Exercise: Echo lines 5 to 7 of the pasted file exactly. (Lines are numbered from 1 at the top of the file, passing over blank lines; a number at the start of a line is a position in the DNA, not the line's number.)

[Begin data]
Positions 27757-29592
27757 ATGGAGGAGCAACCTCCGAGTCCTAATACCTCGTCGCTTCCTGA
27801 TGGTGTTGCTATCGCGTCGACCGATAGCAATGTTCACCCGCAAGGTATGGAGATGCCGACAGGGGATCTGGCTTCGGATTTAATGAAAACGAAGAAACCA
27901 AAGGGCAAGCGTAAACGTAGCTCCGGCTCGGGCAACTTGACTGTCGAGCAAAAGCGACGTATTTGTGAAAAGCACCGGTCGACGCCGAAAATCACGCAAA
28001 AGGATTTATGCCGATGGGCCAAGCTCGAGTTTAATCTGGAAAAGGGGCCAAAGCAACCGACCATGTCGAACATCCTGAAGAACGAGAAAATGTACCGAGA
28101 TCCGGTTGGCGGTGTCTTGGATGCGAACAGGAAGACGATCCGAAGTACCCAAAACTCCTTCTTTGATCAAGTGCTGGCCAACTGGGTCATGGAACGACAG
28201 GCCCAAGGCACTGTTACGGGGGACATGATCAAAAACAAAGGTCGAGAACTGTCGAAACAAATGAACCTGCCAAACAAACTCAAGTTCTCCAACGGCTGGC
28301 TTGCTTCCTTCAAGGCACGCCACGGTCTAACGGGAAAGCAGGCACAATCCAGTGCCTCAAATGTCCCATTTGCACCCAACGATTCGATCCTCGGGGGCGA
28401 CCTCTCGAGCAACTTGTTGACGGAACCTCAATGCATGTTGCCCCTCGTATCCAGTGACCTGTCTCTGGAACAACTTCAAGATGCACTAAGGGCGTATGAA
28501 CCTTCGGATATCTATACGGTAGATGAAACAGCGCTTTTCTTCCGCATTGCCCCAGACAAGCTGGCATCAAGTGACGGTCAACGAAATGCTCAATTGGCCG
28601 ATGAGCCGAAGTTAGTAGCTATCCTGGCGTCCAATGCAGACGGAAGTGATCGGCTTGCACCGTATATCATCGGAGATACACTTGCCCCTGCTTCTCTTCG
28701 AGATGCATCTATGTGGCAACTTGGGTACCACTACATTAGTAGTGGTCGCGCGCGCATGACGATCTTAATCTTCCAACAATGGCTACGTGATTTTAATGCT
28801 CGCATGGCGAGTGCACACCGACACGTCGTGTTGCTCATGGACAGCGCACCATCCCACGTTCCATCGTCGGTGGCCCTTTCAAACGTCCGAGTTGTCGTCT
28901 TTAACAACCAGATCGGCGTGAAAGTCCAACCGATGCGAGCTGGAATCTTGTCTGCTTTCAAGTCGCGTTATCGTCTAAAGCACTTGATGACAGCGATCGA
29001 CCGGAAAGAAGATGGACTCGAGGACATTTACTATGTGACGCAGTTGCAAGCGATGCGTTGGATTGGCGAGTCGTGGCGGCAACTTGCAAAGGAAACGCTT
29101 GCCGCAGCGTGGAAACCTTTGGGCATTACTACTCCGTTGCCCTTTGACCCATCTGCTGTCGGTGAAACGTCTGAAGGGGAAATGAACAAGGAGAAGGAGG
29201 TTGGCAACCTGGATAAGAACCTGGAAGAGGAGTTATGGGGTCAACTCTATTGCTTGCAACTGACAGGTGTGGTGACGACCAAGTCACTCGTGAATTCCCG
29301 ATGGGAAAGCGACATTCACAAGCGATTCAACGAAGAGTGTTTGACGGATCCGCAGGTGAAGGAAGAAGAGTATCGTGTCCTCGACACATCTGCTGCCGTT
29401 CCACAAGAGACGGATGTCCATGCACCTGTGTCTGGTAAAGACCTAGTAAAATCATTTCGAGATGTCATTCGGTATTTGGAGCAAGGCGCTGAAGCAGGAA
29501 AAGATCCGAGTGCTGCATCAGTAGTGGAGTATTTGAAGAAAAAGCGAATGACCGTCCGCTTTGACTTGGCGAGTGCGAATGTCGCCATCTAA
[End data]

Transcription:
28001 AGGATTTATGCCGATGGGCCAAGCTCGAGTTTAATCTGGAAAAGGGGCCAAAGCAACCGACCATGTCGAACATCCTGAAGAACGAGAAAATGTACCGAGA
28101 TCCGGTTGGCGGTGTCTTGGATGCGAACAGGAAGACGATCCGAAGTACCCAAAACTCCTTCTTTGATCAAGTGCTGGCCAACTGGGTCATGGAACGACAG
28201 GCCCAAGGCACTGTTACGGGGGACATGATCAAAAACAAAGGTCGAGAACTGTCGAAACAAATGAACCTGCCAAACAAACTCAAGTTCTCCAACGGCTGGC